This phrase is widely thought to have been taken from the scoring in card games like cribbage (a.k.a. crib), in which the score is kept on a pegboard. The game ends when the first person 'pegs out'. That view may be correct, but there doesn't appear to be any conclusive evidence to support it.
That use of 'peg out' in card playing is first recorded in Hardy & Ware's The Modern Hoyle, 1870:
"He may with a very poor hand be just able to 'show' or peg out."
Cribbage is quite an old game and John Aubrey in his biographical work Brief Lives, said that Sir John Suckling, (1609 - 1641?) "invented the game of cribbidge". This seems to be a reliable account and is supported by other contemporary evidence. It may be then that the term 'peg out' was used prior to 1870 but wasn't recorded.
Whether or not 'peg out' was used in the card game, it isn't conclusive that this usage is the origin of the 'to die' meaning. That figurative use is first seen in the USA in the 1850s, but no early citations of its use with that meaning refer to cards. The first record of it that I've found is in J. M. Field's Job & his Children in America's Lost Plays, 1852:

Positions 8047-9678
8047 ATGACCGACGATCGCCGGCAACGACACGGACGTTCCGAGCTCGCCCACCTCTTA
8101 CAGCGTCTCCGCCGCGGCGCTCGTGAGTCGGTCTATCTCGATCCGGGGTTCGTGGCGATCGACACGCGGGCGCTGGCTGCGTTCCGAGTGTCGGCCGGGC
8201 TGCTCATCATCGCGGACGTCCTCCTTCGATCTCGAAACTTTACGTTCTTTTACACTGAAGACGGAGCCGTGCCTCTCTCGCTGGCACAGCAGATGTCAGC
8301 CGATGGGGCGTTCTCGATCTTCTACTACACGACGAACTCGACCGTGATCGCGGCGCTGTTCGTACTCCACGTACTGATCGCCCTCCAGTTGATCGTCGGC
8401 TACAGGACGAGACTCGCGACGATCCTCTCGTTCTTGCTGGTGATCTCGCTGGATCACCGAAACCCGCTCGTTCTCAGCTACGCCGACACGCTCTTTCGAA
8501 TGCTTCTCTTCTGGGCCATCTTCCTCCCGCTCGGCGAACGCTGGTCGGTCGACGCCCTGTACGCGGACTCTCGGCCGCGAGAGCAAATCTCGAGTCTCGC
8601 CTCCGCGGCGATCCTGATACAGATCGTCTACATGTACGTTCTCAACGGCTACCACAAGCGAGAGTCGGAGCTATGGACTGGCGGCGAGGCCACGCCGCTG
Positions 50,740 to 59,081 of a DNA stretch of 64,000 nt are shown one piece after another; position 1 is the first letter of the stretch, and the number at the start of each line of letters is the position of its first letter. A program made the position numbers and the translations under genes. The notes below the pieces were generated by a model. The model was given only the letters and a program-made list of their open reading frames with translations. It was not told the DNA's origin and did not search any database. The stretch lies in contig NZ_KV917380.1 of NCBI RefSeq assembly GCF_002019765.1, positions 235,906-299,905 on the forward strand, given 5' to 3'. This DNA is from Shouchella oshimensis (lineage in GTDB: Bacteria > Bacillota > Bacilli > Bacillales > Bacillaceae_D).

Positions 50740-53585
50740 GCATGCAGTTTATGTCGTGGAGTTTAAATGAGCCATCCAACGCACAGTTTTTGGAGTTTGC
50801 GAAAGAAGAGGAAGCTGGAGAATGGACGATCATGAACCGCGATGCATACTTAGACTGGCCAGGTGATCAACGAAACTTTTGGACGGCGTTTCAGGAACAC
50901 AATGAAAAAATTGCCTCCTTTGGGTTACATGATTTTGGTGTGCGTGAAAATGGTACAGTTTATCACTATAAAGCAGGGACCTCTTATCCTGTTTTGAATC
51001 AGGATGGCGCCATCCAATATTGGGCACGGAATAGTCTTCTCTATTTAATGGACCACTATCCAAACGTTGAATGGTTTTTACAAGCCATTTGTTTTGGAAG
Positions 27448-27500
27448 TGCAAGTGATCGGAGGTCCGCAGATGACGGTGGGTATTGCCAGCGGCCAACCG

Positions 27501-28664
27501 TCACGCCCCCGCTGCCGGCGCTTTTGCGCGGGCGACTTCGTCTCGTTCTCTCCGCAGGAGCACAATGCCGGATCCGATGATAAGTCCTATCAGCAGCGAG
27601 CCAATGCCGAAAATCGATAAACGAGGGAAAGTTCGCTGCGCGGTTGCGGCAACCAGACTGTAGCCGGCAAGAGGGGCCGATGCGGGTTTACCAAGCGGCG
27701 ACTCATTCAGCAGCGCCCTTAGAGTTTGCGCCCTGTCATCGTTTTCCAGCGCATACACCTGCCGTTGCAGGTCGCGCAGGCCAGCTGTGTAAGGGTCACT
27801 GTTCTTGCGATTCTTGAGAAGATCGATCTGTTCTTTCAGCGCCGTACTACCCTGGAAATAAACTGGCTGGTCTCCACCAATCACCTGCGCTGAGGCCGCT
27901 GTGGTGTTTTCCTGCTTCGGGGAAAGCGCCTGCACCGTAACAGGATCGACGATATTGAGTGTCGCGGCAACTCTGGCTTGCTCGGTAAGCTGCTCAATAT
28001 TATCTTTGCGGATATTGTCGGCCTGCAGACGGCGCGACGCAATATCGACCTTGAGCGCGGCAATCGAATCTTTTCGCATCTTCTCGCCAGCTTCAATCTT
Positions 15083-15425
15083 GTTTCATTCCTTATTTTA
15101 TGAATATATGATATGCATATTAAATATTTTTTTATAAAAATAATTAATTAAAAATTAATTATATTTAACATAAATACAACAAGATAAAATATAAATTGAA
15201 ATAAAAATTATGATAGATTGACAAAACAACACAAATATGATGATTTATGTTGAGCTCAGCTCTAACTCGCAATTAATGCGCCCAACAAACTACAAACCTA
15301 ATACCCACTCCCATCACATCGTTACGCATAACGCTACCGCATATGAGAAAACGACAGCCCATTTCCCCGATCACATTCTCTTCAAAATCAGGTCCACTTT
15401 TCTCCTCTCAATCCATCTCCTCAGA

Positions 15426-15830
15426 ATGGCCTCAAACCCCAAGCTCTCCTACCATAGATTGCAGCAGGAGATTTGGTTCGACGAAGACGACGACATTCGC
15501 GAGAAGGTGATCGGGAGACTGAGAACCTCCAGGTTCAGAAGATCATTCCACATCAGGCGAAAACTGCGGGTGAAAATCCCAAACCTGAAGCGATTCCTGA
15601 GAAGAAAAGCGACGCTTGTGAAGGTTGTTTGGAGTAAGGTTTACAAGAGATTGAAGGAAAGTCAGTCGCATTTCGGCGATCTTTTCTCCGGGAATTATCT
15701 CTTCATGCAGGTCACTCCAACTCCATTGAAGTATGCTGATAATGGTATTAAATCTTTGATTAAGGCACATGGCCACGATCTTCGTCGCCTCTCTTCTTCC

"To think what a blessed mess of piety one's got into, and 'bleeged to keep it up until Daddy Day pegs out."
The term was obligingly defined in the Ohio newspaper The Marysville Tribune, in October 1855:
"Peg out" is a slang phrase for die."
See other phrases that were coined in the USA.